• How to beat jet lag fast

    2017-05-19

    After a long wearying flight, you've finally arrived at your destination. You're ready to let loose and go exploring, or start planning out your itinerary of all the places you'd like to check out. But instead of doing either of these things, you fall asleep in the middle of the afternoon, and wake up in the wee hours feeling groggy, disoriented, and disgruntled for having lost so much time to sleep.

    Sound familiar? This is a description of desynchronosis, more commonly known as jet lag or flight fatigue. According to the American Sleep Association, 93 percent of all travelers experience it at some point in their lives. It is a sleep disorder that most commonly occurs because of travel across time zones. This kind of transportation, particularly by air, throws off the internal clock and circadian rhythms that synchronize our body with the time of day to control feelings of sleepiness and alertness. Mayo Clinic states that symptoms usually occur when you cross at least two time zones, with the effects worsening or lasting longer the more time zones you cross. It causes fatigue, insomnia, and other issues, and it's usually the very last thing you want to be dealing with while traveling. Keep reading for tips on how to shake off jet lag more effectively and get the most out of the time you spend away from home.

    How to beat jet lag fast
    Jet lag during a work trip can be especially difficult to deal with.

    Prepare in advance
    According to MedicineNet.com, our bodies typically adjust to a new time zone at the rate of one or two time zones per day. For example, if you traveled from the East Coast of the U.S. to a location in western Europe like France or Italy, you traveled across six time zones and displaced your body's internal clock by about six hours. It should take your body between three and five days to adjust, but by preparing in advance you can cut down or even eliminate this adjustment period.

    The week before your trip, try going to bed an hour earlier (if you're flying east and losing hours) or an hour later (if you're flying west and gaining hours). If you can, alter the time that you wake up in the morning and your mealtimes as well, and gradually move towards a sleeping pattern that matches up with the time zone of your destination.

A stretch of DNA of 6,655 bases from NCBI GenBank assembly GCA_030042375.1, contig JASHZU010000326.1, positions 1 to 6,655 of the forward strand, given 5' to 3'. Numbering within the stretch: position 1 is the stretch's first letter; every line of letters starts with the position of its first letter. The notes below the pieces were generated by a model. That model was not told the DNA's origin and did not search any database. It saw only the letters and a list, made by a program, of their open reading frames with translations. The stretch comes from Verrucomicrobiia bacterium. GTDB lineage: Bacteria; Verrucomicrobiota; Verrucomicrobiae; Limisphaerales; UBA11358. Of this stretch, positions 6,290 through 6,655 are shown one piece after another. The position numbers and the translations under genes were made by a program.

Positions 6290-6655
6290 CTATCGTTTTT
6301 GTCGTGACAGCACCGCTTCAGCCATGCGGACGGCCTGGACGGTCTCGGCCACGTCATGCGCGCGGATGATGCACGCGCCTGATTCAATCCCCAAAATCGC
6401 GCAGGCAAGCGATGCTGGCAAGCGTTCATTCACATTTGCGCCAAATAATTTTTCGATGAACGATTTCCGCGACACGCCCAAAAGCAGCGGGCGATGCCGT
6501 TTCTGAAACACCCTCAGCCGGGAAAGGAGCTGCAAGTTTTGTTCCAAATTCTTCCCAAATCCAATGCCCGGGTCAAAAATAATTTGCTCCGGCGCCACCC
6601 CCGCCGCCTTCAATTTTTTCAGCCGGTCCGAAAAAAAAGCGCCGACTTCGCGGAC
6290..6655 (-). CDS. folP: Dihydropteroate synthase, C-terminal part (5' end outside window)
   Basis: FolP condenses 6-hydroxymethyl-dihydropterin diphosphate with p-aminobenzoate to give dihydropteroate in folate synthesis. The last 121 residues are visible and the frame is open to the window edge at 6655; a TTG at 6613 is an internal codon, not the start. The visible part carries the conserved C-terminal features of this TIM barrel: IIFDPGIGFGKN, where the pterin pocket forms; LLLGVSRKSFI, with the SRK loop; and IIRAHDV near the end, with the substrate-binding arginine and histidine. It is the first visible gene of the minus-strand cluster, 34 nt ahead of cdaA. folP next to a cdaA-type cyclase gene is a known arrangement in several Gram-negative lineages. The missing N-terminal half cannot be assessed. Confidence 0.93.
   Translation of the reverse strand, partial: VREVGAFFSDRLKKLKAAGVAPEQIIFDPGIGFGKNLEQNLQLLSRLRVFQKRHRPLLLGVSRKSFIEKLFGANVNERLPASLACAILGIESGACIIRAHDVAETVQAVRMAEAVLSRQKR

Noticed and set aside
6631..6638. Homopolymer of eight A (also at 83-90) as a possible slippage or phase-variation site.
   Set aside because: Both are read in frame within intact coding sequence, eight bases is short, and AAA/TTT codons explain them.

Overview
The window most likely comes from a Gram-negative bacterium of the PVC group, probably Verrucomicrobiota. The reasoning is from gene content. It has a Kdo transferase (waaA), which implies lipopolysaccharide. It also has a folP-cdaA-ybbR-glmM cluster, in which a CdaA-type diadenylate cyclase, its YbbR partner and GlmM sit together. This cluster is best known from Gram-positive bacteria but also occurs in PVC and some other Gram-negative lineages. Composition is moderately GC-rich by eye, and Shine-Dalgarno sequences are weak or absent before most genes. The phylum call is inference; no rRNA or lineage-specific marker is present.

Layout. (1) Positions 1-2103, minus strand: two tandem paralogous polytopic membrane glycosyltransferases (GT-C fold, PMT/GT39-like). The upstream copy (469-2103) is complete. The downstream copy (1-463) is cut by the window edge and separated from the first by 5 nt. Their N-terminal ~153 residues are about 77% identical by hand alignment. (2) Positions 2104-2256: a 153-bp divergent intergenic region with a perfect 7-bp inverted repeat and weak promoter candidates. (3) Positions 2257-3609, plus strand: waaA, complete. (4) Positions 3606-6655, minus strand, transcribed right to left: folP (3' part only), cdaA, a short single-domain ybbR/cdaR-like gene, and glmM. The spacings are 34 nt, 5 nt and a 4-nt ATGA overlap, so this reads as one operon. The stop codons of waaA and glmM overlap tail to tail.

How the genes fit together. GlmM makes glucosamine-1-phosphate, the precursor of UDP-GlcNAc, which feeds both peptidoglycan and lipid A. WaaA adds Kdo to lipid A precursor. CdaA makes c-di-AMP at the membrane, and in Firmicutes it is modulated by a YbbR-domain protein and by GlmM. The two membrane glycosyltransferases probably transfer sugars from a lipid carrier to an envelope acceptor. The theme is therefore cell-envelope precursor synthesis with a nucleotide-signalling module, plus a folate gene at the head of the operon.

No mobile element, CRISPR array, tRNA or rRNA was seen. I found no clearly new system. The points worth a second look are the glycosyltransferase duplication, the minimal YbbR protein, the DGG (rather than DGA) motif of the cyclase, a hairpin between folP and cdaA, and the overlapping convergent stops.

Stay hydrated
    The dry air inside an airplane cabin and reduced fluid intake during a long flight makes it easy to become dehydrated on planes, which can exacerbate jet lag symptoms like headaches, fatigue, and irritability. The American Sleep Association recommends drinking plenty of water before, during and after your flight to maintain proper hydration. And while you may think caffeinated beverages will help keep you awake, or that alcoholic beverages will help you fall asleep, it's best to avoid these as both negatively impact quality of sleep.

    "When we fall out of sync with the sun's movement, our bodies become confused."

    Go outside
    Circadian rhythm refers to the body's internal clock. All living things operate on a 24-hour cycle, influenced by cues in our environment that tell us what time it is such as the position of the sun and rising or falling outdoor temperatures. The disruption of this circadian rhythm is what causes jet lag disorder - when we fall out of sync with the sun's movement our bodies become confused by the conflicting internal and external cues, causing disturbances in sleeping and eating patterns. By spending plenty of time outdoors once you've arrived in your new environment, you can reinforce the environmental cues that you want your body to be following.

    Consider medication
    For extreme displacements or greater than normal difficulty in adjusting to a new time zone, research suggests that medication can be helpful in getting your body's sleep patterns back on track. A 2016 study published in Laryngoscope, for example, affirms that melatonin, an over-the-counter sleep supplement, has a meaningful effect on human sleep in the treatment of jet lag. Another study in the Journal of Lung, Pulmonary & Respiratory Research found that properly administered drug therapy was associated with reduced sleep disturbance in patients with jet lag.

    Displacement to the west, when you gain hours, is typically easier to adjust to than coping with hours lost in eastward travel, since you're adding time onto your day in which to implement these adjustments. If you're worried about dealing with jet lag symptoms on an upcoming trip, try out these methods and see if they help you have the best travel experience possible.

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